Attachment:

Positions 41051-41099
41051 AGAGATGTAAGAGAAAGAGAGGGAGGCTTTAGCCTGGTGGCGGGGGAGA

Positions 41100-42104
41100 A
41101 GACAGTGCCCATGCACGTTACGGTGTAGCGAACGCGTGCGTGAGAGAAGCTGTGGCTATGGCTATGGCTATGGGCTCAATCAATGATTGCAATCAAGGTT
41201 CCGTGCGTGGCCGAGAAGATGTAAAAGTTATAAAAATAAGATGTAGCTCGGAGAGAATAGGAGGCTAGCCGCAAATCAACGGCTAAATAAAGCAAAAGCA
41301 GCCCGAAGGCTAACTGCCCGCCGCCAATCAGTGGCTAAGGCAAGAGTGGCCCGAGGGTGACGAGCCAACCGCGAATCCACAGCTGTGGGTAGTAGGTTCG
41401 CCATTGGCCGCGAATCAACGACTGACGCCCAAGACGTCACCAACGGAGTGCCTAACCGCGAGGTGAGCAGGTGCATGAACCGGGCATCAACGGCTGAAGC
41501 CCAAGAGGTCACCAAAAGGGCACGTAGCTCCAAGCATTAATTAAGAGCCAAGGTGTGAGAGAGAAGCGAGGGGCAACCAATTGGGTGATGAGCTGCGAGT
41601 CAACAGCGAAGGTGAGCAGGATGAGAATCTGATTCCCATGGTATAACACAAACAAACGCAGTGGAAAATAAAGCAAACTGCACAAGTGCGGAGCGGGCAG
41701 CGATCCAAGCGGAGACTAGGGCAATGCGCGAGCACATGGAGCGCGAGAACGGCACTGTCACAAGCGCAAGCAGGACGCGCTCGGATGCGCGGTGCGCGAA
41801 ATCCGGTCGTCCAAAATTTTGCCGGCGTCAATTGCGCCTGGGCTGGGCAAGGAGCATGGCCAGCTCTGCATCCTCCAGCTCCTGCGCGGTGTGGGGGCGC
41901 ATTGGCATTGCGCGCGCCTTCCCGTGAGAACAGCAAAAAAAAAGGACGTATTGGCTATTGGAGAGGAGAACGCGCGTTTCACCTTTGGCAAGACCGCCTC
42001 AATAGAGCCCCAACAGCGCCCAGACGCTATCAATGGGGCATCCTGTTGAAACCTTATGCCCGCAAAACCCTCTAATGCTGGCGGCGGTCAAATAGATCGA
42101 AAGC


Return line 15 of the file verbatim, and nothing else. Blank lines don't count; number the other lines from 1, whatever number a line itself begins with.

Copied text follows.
42101 AAGC